Reg Reimer, World. Relief Canada president, served as a missionary to Vietnam for nine years before the Communist takeover forced him to flee the country. This summer, he returned for two weeks. Here is his account:
On the surface, it seems little has changed in the thriving market of Dalat, the mountain town where we first studied the Vietnamese language 22 years ago. Vendors, often ruddy-faced children, sat behind baskets heaped with fresh loaves of French bread. Chattering market women spread bright displays of fruits and vegetables before them. Children asked us “Lien so? [Soviets?]” “No,” we replied, “we’re Canadians.” Heads turned toward us approvingly. We felt so much at home and welcome.
The combination of relief and optimism we sense is a result of doi moi, Vietnam’s version of glasnost and perestroika. It’s a most welcome development after 14 years of harsh and austere Marxist rule in the formerly free-wheeling South Vietnam. However, the current optimism belies the suffering of recent years. Things are not quite the same as before.
Already ravaged by the war, Vietnam’s economy has been brought to its knees by the doctrinaire application of Marxism and other failed policies. Now it hopes to return to a market economy, but the necessary reforms are painful for the many poor. Floating the local currency, the dong, so that it approaches the free-market exchange rate, partially accounts for an 800 percent inflation rate over last year. A government teacher or bureaucrat earns the equivalent of 15 Canadian dollars per month, while a pound of meat or coffee costs about one dollar.
Many are unemployed. Young men squat by the dozens on city streets, waiting for better days. Cyclo (pedicab) drivers volunteer that everything, including corruption, is worse than during the previous regime, and appearances tend to confirm this.
Why is a country so rich in natural and human resources in such bad shape? Overpopulation (64 million people in an area about half the size of Saskatchewan) is one reason. Also, Vietnam’s leaders now freely admit to the failure of their Marxist economic experiments. And regrettably, Vietnam has not been able to break the habit of war. While no one regretted Vietnam’s overthrow of the murderous Khmer Rouge in neighboring Cambodia, the free world has totally isolated Vietnam for its decade-long occupation of that country. Vietnamese officials hope the recent withdrawal of troops from Cambodia will result in help from the West.
A Kinder Regime?
In the past two years, thousands of government functionaries and military officers of the old regime have been released from prison. In 1986 I met with authorities and asked that 20 evangelical pastors be released. On this visit, only two remain in prison. Amnesty International reports that Vietnam established a criminal code in 1986 and a criminal procedure in 1989, two giant steps forward for human rights.
But Vietnam is still a long way from a Polish-type experiment with pluralism. No one is allowed to challenge the party’s monopoly, and most assume they are still being watched and that all letters are still being opened by authorities. As in China, it seems political reform goes only as far as the economy.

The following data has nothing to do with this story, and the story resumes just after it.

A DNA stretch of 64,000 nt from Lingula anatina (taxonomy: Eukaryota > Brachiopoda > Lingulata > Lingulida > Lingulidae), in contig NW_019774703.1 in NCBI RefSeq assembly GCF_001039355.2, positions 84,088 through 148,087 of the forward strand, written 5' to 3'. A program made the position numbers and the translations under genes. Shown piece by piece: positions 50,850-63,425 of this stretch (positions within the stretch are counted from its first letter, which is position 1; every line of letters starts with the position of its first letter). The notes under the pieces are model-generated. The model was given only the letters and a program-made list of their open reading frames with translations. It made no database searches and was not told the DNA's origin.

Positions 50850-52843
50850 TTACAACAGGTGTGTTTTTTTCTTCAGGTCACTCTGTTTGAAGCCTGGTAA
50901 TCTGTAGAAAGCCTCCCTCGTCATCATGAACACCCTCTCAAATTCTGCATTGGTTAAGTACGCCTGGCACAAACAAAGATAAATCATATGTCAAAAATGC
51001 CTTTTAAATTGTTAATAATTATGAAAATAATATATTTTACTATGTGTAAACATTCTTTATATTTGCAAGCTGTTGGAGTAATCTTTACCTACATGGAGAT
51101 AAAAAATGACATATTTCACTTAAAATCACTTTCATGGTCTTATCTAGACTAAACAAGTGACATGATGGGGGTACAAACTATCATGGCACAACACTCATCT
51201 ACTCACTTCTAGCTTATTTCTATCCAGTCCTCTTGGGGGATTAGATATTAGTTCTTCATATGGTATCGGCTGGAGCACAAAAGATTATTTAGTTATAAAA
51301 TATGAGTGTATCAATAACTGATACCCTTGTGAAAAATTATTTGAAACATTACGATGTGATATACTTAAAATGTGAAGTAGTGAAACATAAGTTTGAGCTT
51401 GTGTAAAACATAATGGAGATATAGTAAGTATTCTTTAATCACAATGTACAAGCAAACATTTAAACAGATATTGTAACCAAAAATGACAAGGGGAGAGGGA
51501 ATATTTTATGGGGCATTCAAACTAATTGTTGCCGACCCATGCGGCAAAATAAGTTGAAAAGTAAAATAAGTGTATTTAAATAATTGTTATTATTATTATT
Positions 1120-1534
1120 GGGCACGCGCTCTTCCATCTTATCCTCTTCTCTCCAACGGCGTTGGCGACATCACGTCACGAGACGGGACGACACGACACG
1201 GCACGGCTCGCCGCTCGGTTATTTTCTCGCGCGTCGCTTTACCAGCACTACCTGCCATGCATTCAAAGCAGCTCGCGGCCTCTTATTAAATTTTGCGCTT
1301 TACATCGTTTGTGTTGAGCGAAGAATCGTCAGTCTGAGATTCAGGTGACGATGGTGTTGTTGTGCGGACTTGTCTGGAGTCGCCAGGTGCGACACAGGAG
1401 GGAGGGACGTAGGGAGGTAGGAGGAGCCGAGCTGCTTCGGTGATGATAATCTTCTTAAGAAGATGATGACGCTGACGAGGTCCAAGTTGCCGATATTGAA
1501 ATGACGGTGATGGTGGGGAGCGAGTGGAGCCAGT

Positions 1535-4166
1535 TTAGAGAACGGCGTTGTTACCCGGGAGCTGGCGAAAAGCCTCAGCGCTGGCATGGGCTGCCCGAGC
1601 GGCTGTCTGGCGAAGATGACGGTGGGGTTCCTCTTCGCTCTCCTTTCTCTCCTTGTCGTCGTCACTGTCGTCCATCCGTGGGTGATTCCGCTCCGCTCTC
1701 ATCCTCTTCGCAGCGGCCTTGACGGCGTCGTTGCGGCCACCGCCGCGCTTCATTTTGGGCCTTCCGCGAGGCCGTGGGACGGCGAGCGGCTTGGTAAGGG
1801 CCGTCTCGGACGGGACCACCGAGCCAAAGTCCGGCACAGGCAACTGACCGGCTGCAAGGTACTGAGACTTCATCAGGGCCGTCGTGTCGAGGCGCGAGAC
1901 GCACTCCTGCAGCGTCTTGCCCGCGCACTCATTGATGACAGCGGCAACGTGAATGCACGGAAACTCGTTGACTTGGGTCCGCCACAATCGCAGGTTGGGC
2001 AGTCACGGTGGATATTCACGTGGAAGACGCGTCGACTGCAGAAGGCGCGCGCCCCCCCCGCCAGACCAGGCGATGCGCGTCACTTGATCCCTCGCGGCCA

Slow Going For The Church
I talked with 19 evangelical pastors, including 7 who had spent an average of five years in prison, most without trial or sentence. The stories that emerged explain the initial quivering handshakes, which turned into long and tearful embraces.
“For the first year I was kept in a tiny, hot cell,” explained my close friend, Tin. “They wanted to break me by isolating me.” After seven years in prison, Tin has resumed the activities that got him arrested in the first place.
Other pastors and their relatives had similar stories. But gradually, pastors are finding ways to continue their ministries. The Dalat church, for example, is one of the three out of a hundred in Lam Dong province that is open for worship services. The pastor cannot preach there because he is still being “rehabilitated,” but he visits parishioners, writes evangelical material, and presides at church services. Two government-appointed “elders” allegedly carry frequent reports of church events to local authorities.
In Ho Chi Minh City and the lowlands, the Vietnamese church faces challenges of a different sort. Only 3 of 40 church buildings in Ho Chi Minh City have been closed by authorities. But an aging church leadership is losing the respect of some of the young and dynamic Christians. The president of the main evangelical body, the Evangelical Church of Vietnam (ECVN), is 89 years old, blind, and ill. He is said to rely too heavily on “state enterprise” pastors who try to curry favor with local authorities.
Several young pastors have been pushed out of the ECVN and are giving leadership to a rapidly growing, though not very secret, house-church movement. The movement—largely charismatic—embraces about 2,000 people and 40 church leaders.
Despite such inner tensions, the church may play an important role in helping Vietnam rebuild. A spokesman for the Department of Religious Affairs told me his government made a mistake in its restrictive treatment of the church. “We found we were experts in fighting a war but that social welfare is something we are just learning about.” His request for help was echoed by the foreign minister, Nguyen Co Thach, who told another Western relief official, “You have complete freedom to help where you want and how you want in Vietnam.”